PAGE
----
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Drug Trafficker Shows Faulty Search Warrant Affidavit

Cerritos homeowner John Underwood became one of eighteen people suspected of being part of a giant drug trafficking organization in Southern California.
In a Nutshell:  Suspected ecstasy drug trafficker successfully challenges search of his house based on faulty search warrant affidavit.
Between January and July, 2010, the Drug Enforcement Administration (“DEA”) and the Beverly Hills Police Department conducted a wiretap investigation into an organization headed by Jimmy Luong.  The investigation revealed Luong’s group was distributing hundreds of thousands of ecstasy pills per week.    

In April, 2010, agents followed Luong and Tony Barrera from Barrera’s house to a Home Depot parking lot, where they met Underwood.  Agents then saw Luong and Barrera transferring “two large unmarked crates from Underwood’s vehicle to their own.”

The crates were subsequently seized and found to contain thousands of ecstasy pills.

Art 293 - U.S. Ninth Cir Court Of Appeals PasadenaU.S. Ninth Circuit Court of Appeals Pasadena

On July 22, 2010, federal agents, with help from local law enforcement, executed federal arrest warrants for seventeen suspected co-conspirators to Luong and fifteen search warrants for various residences, stash houses and vehicles.  DEA agent Peter Johnson prepared a 102 page affidavit in support of the various warrants.

One of the search warrants was executed on Underwood’s house in Cerritos.  Underwood was not there.  The search found nothing.  However, Underwood’s mom was there and she told agents that her son lived in La Mirada,

Police then went to the La Mirada house, found Underwood, arrested him and did a protective sweep of the house.  Police found a plastic bag with a personal amount of marijuana only.  Police then asked Underwood for consent to search his La Mirada house and he declined.

Officers then scrambled to obtain a state search warrant for the home.  Agent Johnson e-mailed his LAPD Detective James Kaiser a summary of the case against Underwood.  The warrant sought records of drug transactions, bank account records, supplier lists, phones, drugs such as ecstasy, drug paraphernalia, currency over $500, personal records such as bills, photographs and videos involving drugs, and firearms.

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The affidavit by Kaiser in support of the warrant was apparently copied verbatim from Johnson’s e-mail.  It was even in a different font than the remainder of the affidavit.  Kaiser did not state that any of his statements were based upon personal experiences.  Kaiser did not attach the federal affidavit to his affidavit for the state search warrant.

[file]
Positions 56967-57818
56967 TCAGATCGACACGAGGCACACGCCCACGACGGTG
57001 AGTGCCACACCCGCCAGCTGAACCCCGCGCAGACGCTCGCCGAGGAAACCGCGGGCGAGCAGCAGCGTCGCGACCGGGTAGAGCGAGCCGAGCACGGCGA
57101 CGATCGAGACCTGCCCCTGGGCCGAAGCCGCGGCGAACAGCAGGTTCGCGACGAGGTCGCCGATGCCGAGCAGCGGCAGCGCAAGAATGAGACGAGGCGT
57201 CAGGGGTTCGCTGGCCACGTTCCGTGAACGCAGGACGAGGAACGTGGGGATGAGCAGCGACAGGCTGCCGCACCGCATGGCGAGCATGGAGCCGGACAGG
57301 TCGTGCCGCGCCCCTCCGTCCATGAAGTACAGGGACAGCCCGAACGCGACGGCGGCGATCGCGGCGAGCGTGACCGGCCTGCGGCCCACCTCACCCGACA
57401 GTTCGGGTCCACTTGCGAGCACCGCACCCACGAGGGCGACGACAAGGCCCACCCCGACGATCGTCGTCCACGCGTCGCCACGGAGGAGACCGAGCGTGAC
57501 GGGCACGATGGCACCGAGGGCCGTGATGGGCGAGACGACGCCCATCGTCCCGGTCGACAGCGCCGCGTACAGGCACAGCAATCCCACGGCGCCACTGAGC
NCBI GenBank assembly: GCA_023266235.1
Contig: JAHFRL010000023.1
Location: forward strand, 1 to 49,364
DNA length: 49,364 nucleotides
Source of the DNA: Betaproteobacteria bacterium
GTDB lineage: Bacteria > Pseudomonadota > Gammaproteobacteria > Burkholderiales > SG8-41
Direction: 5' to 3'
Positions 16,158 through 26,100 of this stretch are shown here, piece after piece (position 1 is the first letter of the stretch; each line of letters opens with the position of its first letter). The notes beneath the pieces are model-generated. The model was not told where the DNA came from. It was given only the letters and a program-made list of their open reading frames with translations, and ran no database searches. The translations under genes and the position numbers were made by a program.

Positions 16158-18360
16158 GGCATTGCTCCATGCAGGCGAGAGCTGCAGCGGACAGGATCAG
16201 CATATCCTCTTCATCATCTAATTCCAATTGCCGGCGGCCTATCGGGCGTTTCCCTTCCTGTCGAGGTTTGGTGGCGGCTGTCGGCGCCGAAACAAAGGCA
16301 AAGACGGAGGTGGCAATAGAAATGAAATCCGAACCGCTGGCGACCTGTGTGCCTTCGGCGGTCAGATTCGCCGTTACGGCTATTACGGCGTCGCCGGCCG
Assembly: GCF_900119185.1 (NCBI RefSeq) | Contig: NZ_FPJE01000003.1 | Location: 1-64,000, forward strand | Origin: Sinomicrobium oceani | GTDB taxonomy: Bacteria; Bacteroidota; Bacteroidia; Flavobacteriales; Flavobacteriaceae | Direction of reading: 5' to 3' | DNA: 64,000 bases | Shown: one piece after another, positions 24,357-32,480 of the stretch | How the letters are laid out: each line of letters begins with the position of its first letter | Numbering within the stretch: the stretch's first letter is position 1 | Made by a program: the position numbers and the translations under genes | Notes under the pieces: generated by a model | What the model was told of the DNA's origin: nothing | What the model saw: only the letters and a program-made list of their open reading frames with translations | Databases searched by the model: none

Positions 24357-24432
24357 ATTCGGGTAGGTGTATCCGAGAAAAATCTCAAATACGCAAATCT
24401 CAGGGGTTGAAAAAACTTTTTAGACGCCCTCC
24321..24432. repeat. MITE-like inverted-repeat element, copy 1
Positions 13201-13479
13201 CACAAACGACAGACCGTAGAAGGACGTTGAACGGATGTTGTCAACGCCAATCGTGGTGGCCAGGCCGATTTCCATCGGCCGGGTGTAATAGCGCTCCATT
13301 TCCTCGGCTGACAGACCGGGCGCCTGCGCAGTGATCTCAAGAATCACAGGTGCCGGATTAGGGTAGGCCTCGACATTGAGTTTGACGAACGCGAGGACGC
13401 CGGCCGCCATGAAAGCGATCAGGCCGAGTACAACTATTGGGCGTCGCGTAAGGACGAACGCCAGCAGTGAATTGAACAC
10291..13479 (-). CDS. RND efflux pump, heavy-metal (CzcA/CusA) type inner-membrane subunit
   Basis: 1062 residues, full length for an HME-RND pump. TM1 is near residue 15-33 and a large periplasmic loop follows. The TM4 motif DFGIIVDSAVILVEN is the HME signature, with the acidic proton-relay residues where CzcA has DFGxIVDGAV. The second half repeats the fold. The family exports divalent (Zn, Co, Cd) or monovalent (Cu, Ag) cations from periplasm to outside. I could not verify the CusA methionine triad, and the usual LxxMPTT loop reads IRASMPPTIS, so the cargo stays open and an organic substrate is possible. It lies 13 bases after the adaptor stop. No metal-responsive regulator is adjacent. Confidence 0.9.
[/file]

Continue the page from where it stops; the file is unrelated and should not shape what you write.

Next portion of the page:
A Los Angeles Superior Court judge then issued a search warrant for the La Mirada address.  Thirty-three kilograms of cocaine, $417,000 in cash, 104 ecstasy pills, drug packing material, a money counter and a “pay/owe” sheet were then seized from the inside of Underwood’s house.

Underwood was then charged with conspiracy to possess and distribute controlled substances in violation of 21 U.S.C. § 841 and 846 and with intent to distribute cocaine and ecstasy in violation of 21 U.S.C. § 841.

Underwood filed a motion to suppress the evidence seized from his La Mirada home, arguing that the affidavit supporting the state search warrant lacked probable cause.

U.S. District Court Judge Stephen Wilson granted Underwood’s motion, stating that the affidavit merely set forth mostly conclusory allegations and only two facts: Underwood’s delivery of crates to Luong three months earlier and an observation of personal use marijuana in Underwood’s home.

The United States appealed to the United States Court of Appeals for the Ninth Circuit.  The court of appeals stated that in reviewing the lower court’s ruling, its analysis was “de novo” and therefore, it went back to reviewing the affidavit for probable cause.

The Court of Appeal affirmed Judge Wilson’s ruling.  The circuit judges agreed that conclusions of the affiant unsupported by underlying facts cannot be used to establish probable cause. United States v. Cervantes (9th Cir., 2012) 701 F.3d 1135, 1139-40.  It further stated that the good faith exception to a faulty warrant did not save the evidence from exclusion because reliance on the search warrant was objectively unreasonable.

The citation for the U.S. Ninth Circuit Court of Appeals ruling discussed above is United States v. Underwood (9th Cir. 2013) 725 F.3d 1076.

For more information about warrants, click on the following articles:
  1. Be Careful Who Your Friends Are – You Can Be Arrested on a Warrantless Search
  2. When an Arrestee Is Detained, Is It Unconstitutional to Search a Car without a Warrant?
  3. Insufficient Affidavit for Warrant Does Not Mean Search Is Always Invalid
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